THE SQL Server Blog Spot on the Web

Welcome to - The SQL Server blog spot on the web Sign in | |
in Search

Andy Leonard

Andy Leonard is an author and engineer who enjoys building and automating data integration solutions. Andy is co-host of the Data Driven podcast. Andy is no longer updating this blog. His current blog is

Database Design: 3-State Bits

I can hear you thinking, “Andy, you’re off your old rocker. There are only two states for bit values!” And you are correct. Almost.

What if I’m storing a truly binary value – a value that possesses only two possible states – but there’s the possibility of a third state to indicate that I do not know which state applies. Consider this single-column example table:

Don’t Know or Don’t Care

The two discrete states are High and Low. The 3rd state can be labeled “unknown.” Can I represent these three states using a bit data type?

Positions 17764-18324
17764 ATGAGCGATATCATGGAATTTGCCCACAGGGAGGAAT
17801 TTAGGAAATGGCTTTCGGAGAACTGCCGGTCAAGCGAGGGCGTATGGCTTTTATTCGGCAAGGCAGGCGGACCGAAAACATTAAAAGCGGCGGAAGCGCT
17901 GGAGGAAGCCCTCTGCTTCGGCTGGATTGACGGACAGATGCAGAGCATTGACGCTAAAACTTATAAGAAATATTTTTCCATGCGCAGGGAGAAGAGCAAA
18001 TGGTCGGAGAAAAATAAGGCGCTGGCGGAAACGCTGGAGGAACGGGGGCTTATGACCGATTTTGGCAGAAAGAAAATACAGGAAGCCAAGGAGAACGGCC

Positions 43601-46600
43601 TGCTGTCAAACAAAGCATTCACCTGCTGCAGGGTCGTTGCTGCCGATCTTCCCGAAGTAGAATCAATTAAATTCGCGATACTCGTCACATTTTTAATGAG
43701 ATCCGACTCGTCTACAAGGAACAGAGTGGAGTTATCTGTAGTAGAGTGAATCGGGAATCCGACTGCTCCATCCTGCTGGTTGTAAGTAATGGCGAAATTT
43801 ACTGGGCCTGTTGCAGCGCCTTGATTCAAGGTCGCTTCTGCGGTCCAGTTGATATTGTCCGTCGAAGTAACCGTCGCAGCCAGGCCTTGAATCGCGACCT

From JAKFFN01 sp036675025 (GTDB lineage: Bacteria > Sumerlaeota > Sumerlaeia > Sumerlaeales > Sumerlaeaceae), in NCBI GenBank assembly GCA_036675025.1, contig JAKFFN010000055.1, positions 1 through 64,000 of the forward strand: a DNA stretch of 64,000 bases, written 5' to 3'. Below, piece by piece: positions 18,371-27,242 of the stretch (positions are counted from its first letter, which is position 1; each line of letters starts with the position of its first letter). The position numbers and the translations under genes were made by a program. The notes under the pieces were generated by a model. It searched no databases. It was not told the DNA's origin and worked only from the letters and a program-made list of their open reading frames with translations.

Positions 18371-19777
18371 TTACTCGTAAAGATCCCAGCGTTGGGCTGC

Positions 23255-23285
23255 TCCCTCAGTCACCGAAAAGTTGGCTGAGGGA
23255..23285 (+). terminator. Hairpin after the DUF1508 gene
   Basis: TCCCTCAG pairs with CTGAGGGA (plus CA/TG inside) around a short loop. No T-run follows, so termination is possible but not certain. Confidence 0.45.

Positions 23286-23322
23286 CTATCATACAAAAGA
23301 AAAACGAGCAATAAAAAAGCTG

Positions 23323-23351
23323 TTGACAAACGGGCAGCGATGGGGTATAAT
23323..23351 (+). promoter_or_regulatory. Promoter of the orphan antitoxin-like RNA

I can do it with a NULL:


NULL means “the data is missing.” But in this context, I can define NULL to mean “unknown.” One caveat is that I cannot define to NULL to mean both “missing” and “unknown.” I have to pick one and only one meaning for NULL.


Published Wednesday, May 6, 2015 7:45 PM by andyleonard

Comment Notification

If you would like to receive an email when updates are made to this post, please register here

Subscribe to this post's comments using RSS



RichB said:

Not something I've looked into, but what happens with null in bitwise operations?

Also, I see the 2016 announcement suggests dynamic obfuscation, which I really hope means what it sounds like it means... but have you heard how that might work with bits?


May 7, 2015 5:08 AM

Leave a Comment


This Blog



My Latest Book:

Community Awards

Friend of Red Gate

Contact Me


Privacy Statement